Sonja Gerke, M.A.

Project title: Images of the shepherds - Investigations on a culture-immanent view of an ancient Egyptian group of people

Supervisors: Prof. Dr. Tanja Pommerening, Prof. Dr. Sabine Obermaier

Dissertation project:

In many ways animals formed a basis to daily life in ancient Egypt, which becomes evident by their presence in numerous sectors like mythology/religion, scripture, magic/medicine etc. The reason for this lies ostensibly in the dependence of man on animals in their roles as supplier of food, as working- or/and sacrificial-animal. This "dependence" creates a special interest in the animal world that was more or less "determined by its purpose" and went along with a special knowledge, which handling of animals always implies and requires.

The focus of this research is centred on distinct groups of persons and/or professions that "took care" of animals, meaning persons that were in charge of breeding, nourishment or medical treatment of animals. Therefore, the main emphasis lies on the group of the herdsmen, but also titles and professions like "stable master", "fattener of cattle" or "overseer" of animals or places linked to animals in general will be included in the investigation (e.g. "overseer of cattle", "overseer of the pasture" etc.). The research is based upon iconographical sources (e.g. the very detailed scenes of tomb decoration, especially from the Old Kingdom) as well as on textual sources (e.g. administrative documents etc.).

On the analytical basis of these groups and professions, it shall be examined both how, in which context and why specific knowledge about distinct animals is depicted or described, and if it is possible to retrace, how it has been collected, systematized and shared. Furthermore, it shall be considered if some kind of hierarchisation of specific knowledge is recognisable, i.e. which specific group of people did have (or was allowed to have) what kind of knowledge at their disposal, and to which extent could this knowledge therefore have an influence on the social status of individuals or of a whole group of persons. The results, however, may in some cases appear quite ambivalent, which can be illustrated by the example of the herdsman: The way in which herdsmen are depicted in the scenes of tomb decoration of the Old Kingdom for example (with a huge belly, bald patch and naked), gives the impression of a very low social status of the depicted persons. However, the fact that the herdsman in his role as "good shepherd" is applied as epitheton and ideal or paradigm for the king as well as for several deities, stands in clear contrast to the former statements.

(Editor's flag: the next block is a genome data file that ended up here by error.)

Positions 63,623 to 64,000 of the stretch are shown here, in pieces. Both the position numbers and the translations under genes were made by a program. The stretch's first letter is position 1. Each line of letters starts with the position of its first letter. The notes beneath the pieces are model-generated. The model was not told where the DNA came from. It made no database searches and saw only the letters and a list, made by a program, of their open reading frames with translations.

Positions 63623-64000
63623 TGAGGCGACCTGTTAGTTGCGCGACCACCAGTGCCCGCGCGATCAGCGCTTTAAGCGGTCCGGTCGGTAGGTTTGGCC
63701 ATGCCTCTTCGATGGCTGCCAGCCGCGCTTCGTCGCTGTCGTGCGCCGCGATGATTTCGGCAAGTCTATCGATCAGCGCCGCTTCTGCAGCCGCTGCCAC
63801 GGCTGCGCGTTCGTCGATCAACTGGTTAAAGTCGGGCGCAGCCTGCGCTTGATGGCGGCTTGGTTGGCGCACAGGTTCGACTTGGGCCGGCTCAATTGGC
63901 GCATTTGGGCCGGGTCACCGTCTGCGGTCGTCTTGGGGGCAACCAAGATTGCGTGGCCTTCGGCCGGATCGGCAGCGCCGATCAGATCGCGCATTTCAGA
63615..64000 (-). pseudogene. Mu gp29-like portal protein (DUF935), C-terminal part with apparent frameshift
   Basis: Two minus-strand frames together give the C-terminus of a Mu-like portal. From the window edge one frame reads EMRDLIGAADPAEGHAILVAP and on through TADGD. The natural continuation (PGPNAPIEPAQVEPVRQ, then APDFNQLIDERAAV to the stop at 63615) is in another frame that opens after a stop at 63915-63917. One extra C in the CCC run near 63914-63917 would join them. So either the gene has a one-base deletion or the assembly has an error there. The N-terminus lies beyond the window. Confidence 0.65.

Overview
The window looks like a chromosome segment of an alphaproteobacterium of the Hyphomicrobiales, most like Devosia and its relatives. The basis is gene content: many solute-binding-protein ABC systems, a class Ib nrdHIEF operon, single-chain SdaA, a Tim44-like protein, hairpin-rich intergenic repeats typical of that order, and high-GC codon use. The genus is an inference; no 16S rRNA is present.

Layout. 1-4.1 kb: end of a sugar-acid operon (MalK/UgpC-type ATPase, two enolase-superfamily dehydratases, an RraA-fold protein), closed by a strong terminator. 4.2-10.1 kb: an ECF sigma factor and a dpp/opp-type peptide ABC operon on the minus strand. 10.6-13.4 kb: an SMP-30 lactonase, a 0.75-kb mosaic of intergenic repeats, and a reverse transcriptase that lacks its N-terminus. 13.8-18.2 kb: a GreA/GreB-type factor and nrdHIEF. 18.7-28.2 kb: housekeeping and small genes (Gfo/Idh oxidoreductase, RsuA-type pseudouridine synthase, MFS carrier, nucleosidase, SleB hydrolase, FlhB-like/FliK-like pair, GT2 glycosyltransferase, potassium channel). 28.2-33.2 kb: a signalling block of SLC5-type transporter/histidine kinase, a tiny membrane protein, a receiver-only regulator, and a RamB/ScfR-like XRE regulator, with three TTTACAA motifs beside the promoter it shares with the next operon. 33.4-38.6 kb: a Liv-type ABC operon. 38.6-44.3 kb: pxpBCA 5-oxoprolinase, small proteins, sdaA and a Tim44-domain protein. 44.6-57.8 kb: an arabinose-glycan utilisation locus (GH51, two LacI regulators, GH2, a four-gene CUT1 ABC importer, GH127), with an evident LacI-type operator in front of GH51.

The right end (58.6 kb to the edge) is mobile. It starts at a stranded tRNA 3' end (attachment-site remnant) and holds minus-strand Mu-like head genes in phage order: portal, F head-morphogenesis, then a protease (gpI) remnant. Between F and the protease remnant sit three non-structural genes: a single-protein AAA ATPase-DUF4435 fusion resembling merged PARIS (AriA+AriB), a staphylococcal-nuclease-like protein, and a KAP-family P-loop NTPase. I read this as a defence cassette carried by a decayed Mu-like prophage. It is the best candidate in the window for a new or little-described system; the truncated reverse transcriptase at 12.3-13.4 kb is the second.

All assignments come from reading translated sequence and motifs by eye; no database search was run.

To detect and identify potential developments, changes or external influences in the results, it is necessary to extend this research to a long term perspective (i.e. Early Dynastic till Roman Period).

The dissertation project was completed in July 2016.